5 Steps to Vibrant Color
At-home hair coloring used to be a risky undertaking: Too often, hair ended up looking like a botched science experiment. Luckily, home hair-color products have come a long way. While still a quick, affordable alternative to a professional job, using today's versions benefits from virtually goof-proof directions, gentler ingredients and advanced formulations that have improved the shine and richness of most colorants. But first figure out your hair-hue goals, and know when to call on a salon pro. "Women have the best luck coloring their own hair when they're only going a shade or two lighter or darker than their natural hair color or they're covering some gray," says Los Angeles-based colorist Patti Song. Read on as the pros guide you through the process to successful at-home coloring -- from preparing your hair to choosing the right products and following the proper techniques.
Step 1: Assess your tresses.
Consider what kind of condition your hair is in before coloring. The healthier it is, the better the results will be, Song says. She suggests pampering hair several times in the week before you color it. Use hair treatments that contain the hair-strengthening B vitamin panthenol, such as Kiehl's Leave-In Hair Conditioner with Panthenol and Coconut Oil ($29; 800-KIEHLS-1). Or try products with hydrating ingredients like vitamin E, avocado or coconut oil. However, "if your hair is really dry and damaged with split ends, use a color-depositing conditioner for a few months instead of coloring it," suggests celebrity colorist Giselle of the Pierre Michel Salon in New York City. Color-depositing conditioners leave behind color-boosting pigments and give you a less-drastic, temporary change. Post-coloring, use hair-conditioning treatments twice a month.
Step 2: Pick the right color.
Choosing the right color is the key to success. Aveda colorist Ana Karzis, technical director of Civello Salons in Toronto, suggests taking a good look at your natural hair color in bright daylight. Then pick a shade that will complement your eyes and skin tone. For example, if you have a warm complexion (yellow or olive tones), select colors with names like auburn, copper, red or sienna. Cool skin types (fair, ivory or ruddy skin) should look for colors with ash or beige tones. For help choosing, call the manufacturers' consultants (they're listed on any hair-color box); they can suggest a color and product that will give you the best results.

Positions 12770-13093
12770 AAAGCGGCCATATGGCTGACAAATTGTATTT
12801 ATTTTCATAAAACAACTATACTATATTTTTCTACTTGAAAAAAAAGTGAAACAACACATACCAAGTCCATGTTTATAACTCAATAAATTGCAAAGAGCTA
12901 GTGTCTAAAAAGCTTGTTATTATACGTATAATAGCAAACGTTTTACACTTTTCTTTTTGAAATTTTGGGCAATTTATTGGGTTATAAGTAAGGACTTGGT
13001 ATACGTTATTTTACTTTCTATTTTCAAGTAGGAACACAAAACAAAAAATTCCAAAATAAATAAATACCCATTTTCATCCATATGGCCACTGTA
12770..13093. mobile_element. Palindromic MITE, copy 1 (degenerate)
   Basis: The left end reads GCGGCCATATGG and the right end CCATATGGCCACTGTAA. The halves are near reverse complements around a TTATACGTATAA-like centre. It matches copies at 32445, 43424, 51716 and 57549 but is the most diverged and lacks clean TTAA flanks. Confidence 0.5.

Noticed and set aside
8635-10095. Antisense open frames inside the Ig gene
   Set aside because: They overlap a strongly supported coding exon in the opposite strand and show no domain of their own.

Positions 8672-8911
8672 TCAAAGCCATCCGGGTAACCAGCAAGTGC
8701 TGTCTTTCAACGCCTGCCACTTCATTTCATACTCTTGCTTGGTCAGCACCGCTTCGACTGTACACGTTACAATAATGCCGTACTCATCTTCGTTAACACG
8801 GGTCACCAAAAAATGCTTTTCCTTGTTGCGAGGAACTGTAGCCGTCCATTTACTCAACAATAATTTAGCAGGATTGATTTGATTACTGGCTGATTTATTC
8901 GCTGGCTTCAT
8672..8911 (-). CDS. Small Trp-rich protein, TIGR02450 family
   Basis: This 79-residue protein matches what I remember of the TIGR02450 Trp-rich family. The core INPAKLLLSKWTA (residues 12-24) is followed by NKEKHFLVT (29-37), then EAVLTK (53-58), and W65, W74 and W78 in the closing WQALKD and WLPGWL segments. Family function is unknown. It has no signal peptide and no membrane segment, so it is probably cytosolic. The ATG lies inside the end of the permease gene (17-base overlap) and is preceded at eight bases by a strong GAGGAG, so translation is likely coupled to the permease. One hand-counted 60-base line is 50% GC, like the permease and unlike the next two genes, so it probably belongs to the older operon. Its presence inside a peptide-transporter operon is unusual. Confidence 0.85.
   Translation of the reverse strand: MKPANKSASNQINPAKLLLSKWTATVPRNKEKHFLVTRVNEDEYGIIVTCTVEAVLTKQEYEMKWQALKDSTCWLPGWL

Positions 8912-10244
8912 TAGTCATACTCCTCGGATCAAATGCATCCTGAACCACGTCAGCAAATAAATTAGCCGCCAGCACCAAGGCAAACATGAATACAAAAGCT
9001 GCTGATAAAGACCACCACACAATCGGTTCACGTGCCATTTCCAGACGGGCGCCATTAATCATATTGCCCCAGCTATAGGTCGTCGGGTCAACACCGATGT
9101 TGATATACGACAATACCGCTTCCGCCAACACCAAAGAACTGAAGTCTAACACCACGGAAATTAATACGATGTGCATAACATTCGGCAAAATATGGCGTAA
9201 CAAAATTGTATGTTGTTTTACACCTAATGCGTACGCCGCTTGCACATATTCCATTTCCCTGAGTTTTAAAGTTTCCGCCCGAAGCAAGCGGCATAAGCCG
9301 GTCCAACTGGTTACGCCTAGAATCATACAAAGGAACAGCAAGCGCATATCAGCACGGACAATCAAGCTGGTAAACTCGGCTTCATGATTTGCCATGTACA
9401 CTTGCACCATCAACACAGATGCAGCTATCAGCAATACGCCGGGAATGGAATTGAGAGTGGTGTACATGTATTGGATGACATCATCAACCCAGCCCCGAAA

If you want highlights and at-home products are all your budget will allow, Giselle suggests highlighting just a few pieces around your face. Her favorite: Clairol Herbal Essences Highlights ($10; at drugstores), which has an easy-to-use comb and a color formula that shows up either blue, yellow or red (depending on what color you're using) so that you can see exactly where you've put the highlights.
Step 3: Choose a formula.
Most pros suggest starting with a demi-permanent color or rinse (see "Hair-color Glossary" at right), such as Clairol Natural Instincts ($8; at drugstores). These are gentle and last up to 28 shampoos. If you want permanent color, opt for drip-free formulas (they're less messy), such as L'Oréal Excellence Creme ($9; at drugstores), which also comes with a pre-color treatment to take care of dry ends.
Step 4: Get prepped.
It can't be emphasized often enough: Read and reread the instructions before applying color for the first time. That also means following the instructions, especially the recommended first-time allergy and strand tests (the latter allows you to preview the exact color your hair will be), application tips and timing.
Step 5: Maintain the color.
After styling and, hopefully, loving your new hue, you'll need to protect and maintain the color. Minimize your exposure to sun and chlorine, and avoid overusing heated styling appliances (such as blow-dryers and curling or flat irons); these can fade color and damage fragile hair, says color director Christian Fleres of Nubest Salon & Spa in Manhasset, N.Y. To keep hair shiny and hydrated, use shampoos, conditioners and treatments specially formulated for color-treated hair. Editor's favorites: Redken Color Extend Total Recharge ($15; 800-REDKEN-8) and Pantene Pro-V Color Revival Shampoo and Complete Therapy Conditioner ($4 each; at drugstores).